1. TM30 FORM
The TM30 form is an obligation for any house owner, possessor of a dwelling place or a hotel manager ("Hosts") to declare a foreigner residing on his property ("Guest") within 24 hours. This notification of residence, resulting from Section 38 of the Immigration Act (2522 B.E-1979) is now strictly imposed.
According to Section 77 of the Immigration Act, whoever fails to comply with the provisions of Section 38, shall be punished by a fine not exceeding two thousand baht. However, if the host is a hotel manager, the punishment shall be by a fine from 2,000 THB to 10,000 THB.
Even if according to the law, it is clear that the obligation of notification and punishment belongs exclusively to the Hosts, the worst consequences fall on the Guest for the following reasons:
- The controls on the regularity of the presentation of the TM30 form do not take place on the obliged subject (the Hosts) but the Guest when he goes to the immigration for certain administrative matters, such as the 90-day report or to request the extension or renewal of the visa.
- If the TM30 is not presented or presented late, the immigration will fine the Hosts, but failure to pay does not lead to serious consequences for them and instead causes the blocking of the administrative procedures requested by the Guest (eg, 90- report daily or visa extension/renewal).
Therefore, to avoid incurring further problems, the Guest is forced to pay the fine, even though it was issued against a third party (the Hosts) for a violation for which the Guest is not responsible (to file the TM30 form). The TM30 form registration can be done at the immigration office, by post, or online and the form can be downloaded via the following link: http://bangkok.immigration.go.th/en/base.php?page=download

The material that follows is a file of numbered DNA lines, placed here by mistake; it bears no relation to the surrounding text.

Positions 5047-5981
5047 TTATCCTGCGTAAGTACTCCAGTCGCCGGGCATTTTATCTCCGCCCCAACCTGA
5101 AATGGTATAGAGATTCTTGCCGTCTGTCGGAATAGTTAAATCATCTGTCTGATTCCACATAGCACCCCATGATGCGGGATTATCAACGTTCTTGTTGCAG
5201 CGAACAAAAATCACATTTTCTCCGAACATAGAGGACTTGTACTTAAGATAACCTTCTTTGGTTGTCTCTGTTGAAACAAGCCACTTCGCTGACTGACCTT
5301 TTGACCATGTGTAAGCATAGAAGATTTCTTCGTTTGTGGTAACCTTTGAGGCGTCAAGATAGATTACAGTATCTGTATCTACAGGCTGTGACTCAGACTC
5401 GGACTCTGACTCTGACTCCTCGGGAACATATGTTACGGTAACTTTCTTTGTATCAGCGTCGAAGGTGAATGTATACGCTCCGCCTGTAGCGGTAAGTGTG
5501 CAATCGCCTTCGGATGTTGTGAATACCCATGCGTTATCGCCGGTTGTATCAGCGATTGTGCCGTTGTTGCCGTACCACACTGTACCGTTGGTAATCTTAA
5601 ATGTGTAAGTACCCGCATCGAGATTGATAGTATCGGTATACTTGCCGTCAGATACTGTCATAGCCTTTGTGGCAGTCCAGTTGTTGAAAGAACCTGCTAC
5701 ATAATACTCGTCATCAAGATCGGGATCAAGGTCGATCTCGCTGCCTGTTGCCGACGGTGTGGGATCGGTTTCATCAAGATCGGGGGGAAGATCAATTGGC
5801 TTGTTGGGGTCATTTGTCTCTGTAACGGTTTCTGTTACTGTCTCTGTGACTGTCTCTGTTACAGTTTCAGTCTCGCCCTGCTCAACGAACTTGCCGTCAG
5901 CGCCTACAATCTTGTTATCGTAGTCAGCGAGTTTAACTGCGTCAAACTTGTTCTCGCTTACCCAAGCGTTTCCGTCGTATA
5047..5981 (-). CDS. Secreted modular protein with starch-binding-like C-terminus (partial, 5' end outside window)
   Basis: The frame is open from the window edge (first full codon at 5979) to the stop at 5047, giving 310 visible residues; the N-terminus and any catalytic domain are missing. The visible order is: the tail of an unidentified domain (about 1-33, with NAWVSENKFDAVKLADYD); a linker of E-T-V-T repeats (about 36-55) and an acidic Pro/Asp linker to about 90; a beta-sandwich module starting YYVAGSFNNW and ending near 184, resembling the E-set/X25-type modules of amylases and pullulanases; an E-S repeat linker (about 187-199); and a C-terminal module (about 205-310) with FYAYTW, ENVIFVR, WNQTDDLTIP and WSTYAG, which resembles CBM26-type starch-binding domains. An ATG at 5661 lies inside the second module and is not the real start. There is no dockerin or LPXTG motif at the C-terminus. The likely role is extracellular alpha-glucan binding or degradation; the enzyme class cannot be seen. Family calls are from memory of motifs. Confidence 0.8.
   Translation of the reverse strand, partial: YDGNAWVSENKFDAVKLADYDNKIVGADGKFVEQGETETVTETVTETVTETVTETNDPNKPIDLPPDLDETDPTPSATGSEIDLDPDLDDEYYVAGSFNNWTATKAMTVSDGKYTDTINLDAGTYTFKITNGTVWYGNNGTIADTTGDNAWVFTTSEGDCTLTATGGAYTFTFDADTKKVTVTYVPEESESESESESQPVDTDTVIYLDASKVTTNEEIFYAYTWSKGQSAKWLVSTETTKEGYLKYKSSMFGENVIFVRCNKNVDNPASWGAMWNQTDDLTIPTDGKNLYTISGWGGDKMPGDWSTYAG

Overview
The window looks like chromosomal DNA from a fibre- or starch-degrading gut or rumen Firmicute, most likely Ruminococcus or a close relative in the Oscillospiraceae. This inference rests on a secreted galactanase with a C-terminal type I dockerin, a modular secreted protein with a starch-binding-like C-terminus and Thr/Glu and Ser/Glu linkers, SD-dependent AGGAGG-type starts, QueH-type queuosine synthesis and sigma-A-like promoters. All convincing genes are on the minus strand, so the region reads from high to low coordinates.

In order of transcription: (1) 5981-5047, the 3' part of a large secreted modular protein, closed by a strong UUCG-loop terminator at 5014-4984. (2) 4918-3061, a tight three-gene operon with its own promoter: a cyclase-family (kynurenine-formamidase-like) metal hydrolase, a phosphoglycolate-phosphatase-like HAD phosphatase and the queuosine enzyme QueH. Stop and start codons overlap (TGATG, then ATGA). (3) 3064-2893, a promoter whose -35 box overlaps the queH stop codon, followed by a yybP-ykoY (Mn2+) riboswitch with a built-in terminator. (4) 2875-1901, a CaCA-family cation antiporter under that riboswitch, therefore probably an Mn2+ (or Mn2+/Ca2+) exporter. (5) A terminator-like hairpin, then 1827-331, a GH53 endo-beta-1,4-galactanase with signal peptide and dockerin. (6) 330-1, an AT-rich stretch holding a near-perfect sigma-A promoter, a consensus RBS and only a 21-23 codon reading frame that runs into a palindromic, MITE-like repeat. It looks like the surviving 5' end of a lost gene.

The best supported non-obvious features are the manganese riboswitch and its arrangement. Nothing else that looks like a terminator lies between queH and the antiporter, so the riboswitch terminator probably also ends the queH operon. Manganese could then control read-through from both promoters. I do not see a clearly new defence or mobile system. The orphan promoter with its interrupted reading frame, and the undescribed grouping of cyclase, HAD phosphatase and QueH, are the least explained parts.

The following documents are required for the registration:
For foreigners residing in Thailand:
- A passport copy
- Departure card (after leaving Thailand a new registration must be made)
For the Hosts:
- Title of ownership
- A copy of the rental agreement
- House registration book
Please note: If the foreigner is the Host, he still has to register himself.
Legal consequences and exemptions
In case of failure, it is not possible to make several requests:
- The 90 days report
- Any Visa application
- Visa renewal application
- An application for re-entry into Thai territory
The registration is free, but with a delay of more than 48 hours, a fine of THB 800 up to THB 2,000 depending on the duration of the delay will be payable.
At present, it's not possible to predict if this measure will be permanent or reworked. The strengthening of this measure is justified with a fight against the terrorist threat. The control of the TM30 has not yet been observed when departing at airports; however, it is now strictly required for any renewal of visa and 90-day notification.
Several exceptions exist:
- Foreigners working for a BOI (Board of Investment) promoted company as well as people holding a SMART Visa;